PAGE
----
I’m Sara Bain, journalist, photographer, graphic designer, media and marketing advisor, publisher and one of those authors who can’t write to formula.
I don’t harbour a rebellious personality disorder and I’m not unreasonably obstinate by nature. The reason’s simple: I just like to write what I would like to read.
If this means that my protagonists appear flawed, my villains not evil enough, or my heroes fail to boot their enemies into the Eoarchean era, then that’s the way it is.
I don’t plan a story, I don’t write notes and I don’t draw character maps. I begin with a personality and the setting appears around them. That person meets another and the tale unfolds from there through dialogue. Like the reader, I never know where it’s going to take me until I get there.
I’ve always loved the fantasy genre and the definitive hero for me was never the reluctant one. Heroes know who they are and why they are admired for their outstanding qualities, such as power, physical prowess, fortitude and achievement. For me, intelligence is the ultimate quality of the true hero: he’s the one who doesn’t flex his strength or test his sword on an inferior enemy and knows when to hold his punches, only delivering the killer blow to those who truly deserve it. He is not an indiscriminate murderer but rather a cleanser of evil and wrongdoing. His fierceness in battle is only matched by his ferocity in love.
I met my true hero when I started writing my fantasy series, The Scrolls of Deyesto, over eighteen years ago. He began as a secondary character, but it soon became obvious that he was the pivotal force of the entire story.
Like most authors when first starting out in fiction, my writing was raw, rambling and overly-enthusiastic. I tended to write great swathes of florid exposition in a poor attempt to mimic my favourite authors like Laurie Lee, Thomas Hardy, Coleridge and the Brontes, fanned by the flames of a 19th century poet-esque passion – see what I mean? This resulted in a wonderful intro that lasted for at least the first 70,000 words. By the time the action really started, I’d forgotten what the story was about and left my heroes and villains running around the vast panorama of my medieval-style world not knowing what to do with themselves!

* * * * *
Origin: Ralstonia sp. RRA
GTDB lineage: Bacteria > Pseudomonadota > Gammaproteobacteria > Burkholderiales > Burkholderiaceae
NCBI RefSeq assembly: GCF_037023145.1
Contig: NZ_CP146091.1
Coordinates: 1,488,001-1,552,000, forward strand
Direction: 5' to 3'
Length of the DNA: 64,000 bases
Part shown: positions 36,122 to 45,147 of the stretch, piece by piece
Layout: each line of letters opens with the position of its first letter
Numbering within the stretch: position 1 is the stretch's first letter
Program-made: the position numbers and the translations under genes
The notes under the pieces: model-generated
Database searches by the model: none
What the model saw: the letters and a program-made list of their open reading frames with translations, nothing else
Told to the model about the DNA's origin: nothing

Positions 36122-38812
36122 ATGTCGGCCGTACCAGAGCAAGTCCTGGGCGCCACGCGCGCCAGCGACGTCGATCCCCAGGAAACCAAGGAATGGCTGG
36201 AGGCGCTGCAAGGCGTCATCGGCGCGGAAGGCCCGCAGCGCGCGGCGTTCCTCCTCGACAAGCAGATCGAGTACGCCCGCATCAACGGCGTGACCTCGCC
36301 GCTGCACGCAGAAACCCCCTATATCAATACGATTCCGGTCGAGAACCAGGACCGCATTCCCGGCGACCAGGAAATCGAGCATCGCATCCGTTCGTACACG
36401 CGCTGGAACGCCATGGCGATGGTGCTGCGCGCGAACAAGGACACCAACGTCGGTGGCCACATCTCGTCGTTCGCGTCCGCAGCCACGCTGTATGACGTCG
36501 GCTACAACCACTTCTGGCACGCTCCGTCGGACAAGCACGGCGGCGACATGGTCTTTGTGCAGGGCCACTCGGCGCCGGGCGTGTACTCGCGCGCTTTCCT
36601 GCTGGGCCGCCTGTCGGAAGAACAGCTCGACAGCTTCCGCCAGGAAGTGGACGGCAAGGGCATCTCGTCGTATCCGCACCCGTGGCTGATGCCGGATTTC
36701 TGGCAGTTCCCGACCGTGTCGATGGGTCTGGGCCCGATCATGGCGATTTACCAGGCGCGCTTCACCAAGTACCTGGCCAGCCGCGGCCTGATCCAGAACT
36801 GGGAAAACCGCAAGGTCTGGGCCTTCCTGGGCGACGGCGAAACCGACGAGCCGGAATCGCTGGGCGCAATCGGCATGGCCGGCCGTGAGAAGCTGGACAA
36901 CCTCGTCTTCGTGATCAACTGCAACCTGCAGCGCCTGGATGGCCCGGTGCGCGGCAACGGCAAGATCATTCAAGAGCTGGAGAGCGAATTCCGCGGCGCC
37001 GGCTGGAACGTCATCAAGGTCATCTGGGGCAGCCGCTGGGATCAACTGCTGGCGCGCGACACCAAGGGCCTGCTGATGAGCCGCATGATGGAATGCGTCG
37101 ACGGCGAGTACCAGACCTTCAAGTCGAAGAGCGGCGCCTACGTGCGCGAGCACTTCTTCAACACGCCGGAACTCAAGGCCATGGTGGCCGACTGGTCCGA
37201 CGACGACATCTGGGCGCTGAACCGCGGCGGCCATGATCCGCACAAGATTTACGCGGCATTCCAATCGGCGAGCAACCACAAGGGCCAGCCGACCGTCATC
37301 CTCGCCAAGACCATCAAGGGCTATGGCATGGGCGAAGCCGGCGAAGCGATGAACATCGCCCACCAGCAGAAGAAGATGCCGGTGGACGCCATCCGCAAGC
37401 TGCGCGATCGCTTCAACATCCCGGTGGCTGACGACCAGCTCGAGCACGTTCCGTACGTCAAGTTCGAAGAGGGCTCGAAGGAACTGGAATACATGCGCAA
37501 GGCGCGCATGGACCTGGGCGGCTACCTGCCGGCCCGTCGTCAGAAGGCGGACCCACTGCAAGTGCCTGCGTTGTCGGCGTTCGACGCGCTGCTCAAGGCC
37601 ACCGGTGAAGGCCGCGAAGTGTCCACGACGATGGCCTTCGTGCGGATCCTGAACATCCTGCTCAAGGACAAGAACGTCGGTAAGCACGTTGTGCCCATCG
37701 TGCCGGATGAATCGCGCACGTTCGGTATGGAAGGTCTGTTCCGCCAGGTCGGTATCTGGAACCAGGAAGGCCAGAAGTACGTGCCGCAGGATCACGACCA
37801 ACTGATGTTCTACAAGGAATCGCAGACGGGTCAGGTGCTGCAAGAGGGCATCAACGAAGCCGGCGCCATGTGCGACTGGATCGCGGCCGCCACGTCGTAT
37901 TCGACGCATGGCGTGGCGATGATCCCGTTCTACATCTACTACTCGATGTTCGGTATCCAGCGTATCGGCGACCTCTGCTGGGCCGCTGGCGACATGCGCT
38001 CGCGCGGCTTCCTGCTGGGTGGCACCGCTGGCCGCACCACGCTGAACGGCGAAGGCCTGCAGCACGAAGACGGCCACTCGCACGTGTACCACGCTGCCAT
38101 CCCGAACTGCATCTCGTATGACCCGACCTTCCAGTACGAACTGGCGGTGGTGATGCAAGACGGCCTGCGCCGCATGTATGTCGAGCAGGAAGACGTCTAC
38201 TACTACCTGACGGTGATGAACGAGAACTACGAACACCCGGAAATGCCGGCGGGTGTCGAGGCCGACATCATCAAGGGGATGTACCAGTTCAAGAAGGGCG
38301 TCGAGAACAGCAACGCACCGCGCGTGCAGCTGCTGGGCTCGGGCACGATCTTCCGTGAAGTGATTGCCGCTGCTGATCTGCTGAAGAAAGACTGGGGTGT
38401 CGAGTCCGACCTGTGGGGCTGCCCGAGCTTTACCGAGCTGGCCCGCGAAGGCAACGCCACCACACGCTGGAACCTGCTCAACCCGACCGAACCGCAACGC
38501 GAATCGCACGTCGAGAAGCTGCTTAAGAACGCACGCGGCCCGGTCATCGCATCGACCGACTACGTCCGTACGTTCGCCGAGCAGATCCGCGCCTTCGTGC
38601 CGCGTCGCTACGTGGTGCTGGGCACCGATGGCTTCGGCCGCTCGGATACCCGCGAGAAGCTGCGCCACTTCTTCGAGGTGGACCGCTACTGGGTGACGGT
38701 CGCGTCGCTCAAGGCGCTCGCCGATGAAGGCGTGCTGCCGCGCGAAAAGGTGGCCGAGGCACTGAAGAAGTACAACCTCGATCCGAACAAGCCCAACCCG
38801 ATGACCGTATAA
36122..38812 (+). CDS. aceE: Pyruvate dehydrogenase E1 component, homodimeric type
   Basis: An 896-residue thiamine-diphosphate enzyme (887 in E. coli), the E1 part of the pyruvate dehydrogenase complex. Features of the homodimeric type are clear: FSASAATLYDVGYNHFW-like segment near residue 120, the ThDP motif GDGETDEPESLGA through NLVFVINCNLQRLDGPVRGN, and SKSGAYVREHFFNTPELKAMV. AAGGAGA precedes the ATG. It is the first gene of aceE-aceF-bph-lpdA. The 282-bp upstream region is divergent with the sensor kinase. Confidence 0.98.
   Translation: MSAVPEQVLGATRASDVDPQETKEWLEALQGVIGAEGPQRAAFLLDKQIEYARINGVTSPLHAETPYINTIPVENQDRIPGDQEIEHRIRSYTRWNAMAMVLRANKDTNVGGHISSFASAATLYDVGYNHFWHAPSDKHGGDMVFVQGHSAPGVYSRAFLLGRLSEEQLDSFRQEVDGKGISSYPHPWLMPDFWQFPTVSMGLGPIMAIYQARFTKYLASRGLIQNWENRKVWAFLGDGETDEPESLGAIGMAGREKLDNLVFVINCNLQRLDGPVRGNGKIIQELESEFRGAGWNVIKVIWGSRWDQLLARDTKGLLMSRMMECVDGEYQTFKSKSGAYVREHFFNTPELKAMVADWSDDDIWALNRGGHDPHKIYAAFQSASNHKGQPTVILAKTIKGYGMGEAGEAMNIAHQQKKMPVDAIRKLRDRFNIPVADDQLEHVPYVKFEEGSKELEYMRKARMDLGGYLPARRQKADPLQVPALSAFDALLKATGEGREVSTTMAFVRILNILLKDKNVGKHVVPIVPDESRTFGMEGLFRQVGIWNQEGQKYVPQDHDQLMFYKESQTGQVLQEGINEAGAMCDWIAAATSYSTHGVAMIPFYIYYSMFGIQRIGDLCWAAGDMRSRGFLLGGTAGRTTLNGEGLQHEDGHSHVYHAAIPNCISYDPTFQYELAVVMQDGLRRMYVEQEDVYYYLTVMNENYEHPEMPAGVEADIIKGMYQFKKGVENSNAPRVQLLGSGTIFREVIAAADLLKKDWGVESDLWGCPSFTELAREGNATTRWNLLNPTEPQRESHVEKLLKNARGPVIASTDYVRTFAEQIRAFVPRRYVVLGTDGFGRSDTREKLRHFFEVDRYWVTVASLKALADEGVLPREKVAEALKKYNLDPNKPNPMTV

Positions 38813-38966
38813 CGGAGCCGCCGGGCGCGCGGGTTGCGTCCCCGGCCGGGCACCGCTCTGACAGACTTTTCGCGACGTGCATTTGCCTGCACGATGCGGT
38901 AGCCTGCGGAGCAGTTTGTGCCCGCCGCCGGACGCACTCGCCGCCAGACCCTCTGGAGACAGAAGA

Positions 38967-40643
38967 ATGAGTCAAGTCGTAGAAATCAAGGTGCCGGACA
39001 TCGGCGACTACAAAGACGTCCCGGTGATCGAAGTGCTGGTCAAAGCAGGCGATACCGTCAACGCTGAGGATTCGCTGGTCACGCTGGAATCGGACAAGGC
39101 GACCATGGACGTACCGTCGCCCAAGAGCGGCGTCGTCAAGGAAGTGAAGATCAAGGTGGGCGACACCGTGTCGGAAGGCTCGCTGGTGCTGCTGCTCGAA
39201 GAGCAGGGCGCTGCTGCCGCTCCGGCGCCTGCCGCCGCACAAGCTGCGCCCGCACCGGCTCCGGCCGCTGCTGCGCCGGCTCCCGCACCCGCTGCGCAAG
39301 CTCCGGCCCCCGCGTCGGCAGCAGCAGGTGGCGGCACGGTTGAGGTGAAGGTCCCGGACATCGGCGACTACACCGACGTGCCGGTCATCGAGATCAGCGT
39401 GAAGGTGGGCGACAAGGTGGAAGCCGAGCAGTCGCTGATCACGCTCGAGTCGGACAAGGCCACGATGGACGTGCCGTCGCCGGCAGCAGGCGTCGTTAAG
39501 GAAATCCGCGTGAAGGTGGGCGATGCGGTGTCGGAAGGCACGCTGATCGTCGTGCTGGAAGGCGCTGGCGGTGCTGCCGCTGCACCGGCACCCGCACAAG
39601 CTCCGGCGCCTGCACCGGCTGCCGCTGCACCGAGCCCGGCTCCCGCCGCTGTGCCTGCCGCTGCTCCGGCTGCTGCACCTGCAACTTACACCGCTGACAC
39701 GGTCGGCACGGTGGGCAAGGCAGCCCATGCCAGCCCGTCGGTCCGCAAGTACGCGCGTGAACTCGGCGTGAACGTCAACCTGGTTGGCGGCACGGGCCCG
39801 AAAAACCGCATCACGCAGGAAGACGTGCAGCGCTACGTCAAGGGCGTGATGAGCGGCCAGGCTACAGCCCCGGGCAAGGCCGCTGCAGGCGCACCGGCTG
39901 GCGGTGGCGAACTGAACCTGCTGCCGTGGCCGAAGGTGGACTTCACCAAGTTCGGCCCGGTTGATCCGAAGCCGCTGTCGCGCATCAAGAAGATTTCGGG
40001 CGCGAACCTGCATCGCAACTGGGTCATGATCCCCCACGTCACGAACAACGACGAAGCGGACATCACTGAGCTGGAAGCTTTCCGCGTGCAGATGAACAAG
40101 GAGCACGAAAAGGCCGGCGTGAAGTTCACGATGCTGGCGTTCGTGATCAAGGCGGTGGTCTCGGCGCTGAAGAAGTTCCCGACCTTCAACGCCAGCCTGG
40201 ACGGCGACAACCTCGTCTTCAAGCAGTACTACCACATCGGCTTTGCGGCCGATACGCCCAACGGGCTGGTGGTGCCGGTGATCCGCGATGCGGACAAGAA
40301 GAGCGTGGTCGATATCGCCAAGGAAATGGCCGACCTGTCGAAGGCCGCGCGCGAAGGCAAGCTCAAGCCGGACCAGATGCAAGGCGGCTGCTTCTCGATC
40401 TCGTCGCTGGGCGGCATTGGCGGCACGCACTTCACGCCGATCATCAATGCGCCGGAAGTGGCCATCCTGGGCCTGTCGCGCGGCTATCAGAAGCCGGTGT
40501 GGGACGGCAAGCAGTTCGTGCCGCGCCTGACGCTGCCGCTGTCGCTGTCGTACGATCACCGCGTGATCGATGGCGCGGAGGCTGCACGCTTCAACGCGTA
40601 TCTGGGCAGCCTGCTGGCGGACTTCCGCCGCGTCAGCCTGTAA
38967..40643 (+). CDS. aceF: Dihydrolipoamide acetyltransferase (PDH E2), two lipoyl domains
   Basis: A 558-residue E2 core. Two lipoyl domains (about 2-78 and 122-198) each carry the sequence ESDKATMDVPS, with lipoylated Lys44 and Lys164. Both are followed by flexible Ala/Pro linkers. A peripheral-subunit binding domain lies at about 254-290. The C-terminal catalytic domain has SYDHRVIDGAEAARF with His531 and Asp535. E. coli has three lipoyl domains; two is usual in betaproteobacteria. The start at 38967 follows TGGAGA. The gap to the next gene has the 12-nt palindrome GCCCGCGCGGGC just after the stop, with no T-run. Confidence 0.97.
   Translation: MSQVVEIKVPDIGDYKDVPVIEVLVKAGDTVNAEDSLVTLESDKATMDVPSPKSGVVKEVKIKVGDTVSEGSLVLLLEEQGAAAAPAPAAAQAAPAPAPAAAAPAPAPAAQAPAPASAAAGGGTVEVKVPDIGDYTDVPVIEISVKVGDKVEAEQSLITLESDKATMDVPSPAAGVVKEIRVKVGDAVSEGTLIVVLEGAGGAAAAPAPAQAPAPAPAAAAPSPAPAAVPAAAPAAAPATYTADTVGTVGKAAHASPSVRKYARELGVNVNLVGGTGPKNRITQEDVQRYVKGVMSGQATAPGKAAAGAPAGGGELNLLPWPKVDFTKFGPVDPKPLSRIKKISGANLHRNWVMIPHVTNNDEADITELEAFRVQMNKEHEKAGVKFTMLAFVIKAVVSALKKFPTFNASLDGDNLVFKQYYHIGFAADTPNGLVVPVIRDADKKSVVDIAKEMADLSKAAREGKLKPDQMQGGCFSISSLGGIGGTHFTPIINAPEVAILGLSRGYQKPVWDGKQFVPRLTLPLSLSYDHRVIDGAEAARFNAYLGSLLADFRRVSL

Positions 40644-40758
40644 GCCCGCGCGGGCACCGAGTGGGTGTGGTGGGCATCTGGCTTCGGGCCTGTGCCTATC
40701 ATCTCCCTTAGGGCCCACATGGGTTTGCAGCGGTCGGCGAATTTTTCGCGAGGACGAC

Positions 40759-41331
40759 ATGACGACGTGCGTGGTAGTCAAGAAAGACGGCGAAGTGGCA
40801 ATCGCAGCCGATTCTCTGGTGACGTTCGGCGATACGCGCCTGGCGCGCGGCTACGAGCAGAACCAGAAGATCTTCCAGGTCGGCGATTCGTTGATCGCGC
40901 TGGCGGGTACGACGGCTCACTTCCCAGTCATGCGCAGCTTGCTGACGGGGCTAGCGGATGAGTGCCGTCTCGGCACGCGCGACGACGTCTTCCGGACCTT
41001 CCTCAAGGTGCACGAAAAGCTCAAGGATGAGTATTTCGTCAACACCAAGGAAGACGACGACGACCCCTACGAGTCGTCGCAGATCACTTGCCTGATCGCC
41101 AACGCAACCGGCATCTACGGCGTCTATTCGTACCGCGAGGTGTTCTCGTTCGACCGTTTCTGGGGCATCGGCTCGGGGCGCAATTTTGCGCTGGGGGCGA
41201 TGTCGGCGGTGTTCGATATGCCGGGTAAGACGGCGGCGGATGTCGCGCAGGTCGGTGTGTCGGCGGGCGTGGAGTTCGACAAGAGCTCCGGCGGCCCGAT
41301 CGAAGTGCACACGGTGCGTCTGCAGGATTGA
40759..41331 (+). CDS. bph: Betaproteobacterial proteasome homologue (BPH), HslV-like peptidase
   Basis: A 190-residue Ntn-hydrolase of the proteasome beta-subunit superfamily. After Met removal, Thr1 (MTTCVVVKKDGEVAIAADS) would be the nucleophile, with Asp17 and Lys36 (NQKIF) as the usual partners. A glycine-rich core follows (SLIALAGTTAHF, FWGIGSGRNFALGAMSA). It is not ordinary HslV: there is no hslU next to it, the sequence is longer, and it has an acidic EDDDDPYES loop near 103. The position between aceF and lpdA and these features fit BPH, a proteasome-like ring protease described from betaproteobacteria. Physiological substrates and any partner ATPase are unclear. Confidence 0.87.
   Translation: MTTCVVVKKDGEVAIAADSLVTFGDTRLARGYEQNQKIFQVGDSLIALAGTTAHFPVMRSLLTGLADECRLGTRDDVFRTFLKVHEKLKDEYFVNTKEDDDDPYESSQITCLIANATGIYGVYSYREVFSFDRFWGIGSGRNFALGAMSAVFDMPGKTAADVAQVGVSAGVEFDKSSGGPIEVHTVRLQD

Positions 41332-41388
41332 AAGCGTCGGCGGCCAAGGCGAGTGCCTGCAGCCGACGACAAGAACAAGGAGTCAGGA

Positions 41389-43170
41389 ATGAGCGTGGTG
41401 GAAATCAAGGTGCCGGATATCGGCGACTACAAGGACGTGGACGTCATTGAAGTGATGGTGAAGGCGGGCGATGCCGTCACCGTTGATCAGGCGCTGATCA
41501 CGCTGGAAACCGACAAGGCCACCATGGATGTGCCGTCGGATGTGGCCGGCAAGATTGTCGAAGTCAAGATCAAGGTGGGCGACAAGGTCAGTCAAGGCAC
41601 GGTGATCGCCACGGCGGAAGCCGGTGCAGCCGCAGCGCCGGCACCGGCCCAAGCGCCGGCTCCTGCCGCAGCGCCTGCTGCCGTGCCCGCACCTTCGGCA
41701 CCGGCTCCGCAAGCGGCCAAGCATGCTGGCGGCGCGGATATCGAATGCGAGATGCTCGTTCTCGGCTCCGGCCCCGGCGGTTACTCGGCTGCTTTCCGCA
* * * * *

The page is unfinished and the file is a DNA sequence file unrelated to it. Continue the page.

In consequence, I am in the throes of a complete re-write of the first book – which is an epic effort in itself. In the meantime, last year I decided to write a contemporary crime thriller that would stay true to my favourite genre, so wove a very subtle fantasy element into the narrative.
I took the hero from my big book and wondered what would happen to him if I lobbed him into the mayhem of modern-day London. The result was The Sleeping Warrior which I published last year under my imprint Ivy Moon Press.
The Sleeping Warrior has been described as ‘remarkable’; ‘an edge of the seat suspense from beginning to end’; ‘atmospheric and captivating’; ‘interesting, different, gripping’; and ‘breathtaking’. Conversely, some reviewers dropped a few stars saying it ‘leaves so many questions’, and for having a ‘perceivable breach in the plot-line’. One reviewer didn’t like the characters at all.
Every reader gets something different from what they read and one perception is never the same as the other. I like layers to a story: underlying themes; subtle enigmas; small red herrings; whispered suggestions. Some people will get them immediately; others will skim the surface; and a few will never notice they’re there in the first place.
I have never yet been disappointed with a review (famous last words) as I have never been criticised for being a poor writer. Quality of writing is extremely important to me and I tend to spend a lot of time on the editing process, getting it right.
My second favourite genre is paranormal fiction. As a child, I was always mesmerised by tales of the supernatural and, as an adult, fascinated with the philosophical and scientific rationale of it. Is there a spirit world and, if so, can it be explained by logical theory?
I am a journalist, so research and facts are part of the job. I came across the tale of the Rerrick Parish Poltergeist when researching haunted houses in my locality for a running feature in the newspaper I was working for. The terrifying tale of a malevolent spirit that haunted a stone mason and his family for a number of months in 1695 proved even more chilling when I read the ‘true’ account of the two-week-long exorcism, witnessed and signed by fifteen members of the clergy and upstanding residents of the Rerrick community. You can see the full transcript HERE.
A decade later, I revisited the tale as the perfect sequel to The Sleeping Warrior: the human reaction to an ancient spirit returning to haunt a modern-day residence in Southern Scotland. I’ve called it The Ghost Tree. You’ll find the reason for that HERE.
The hero of The Ghost Tree is a practical Sutherland man, MacAoidh Armstrong, who moves into a house which was built on the haunted steading. The Ghost Tree is dying and strange things are happening in MacAoidh’s house but, despite all the warnings and the inexplicable phenomena taking place around him, he doesn’t believe in ghosts.
All the edits are done but I’m in two minds whether to publish it myself or find a publisher for it. Time alone will tell.
In the meantime, I can tell you that, like The Sleeping Warrior, The Ghost Tree is not formulaic. Frightening in places and humorous in others, it is again a story of real people and a true hero forced face the surreal and conquer it.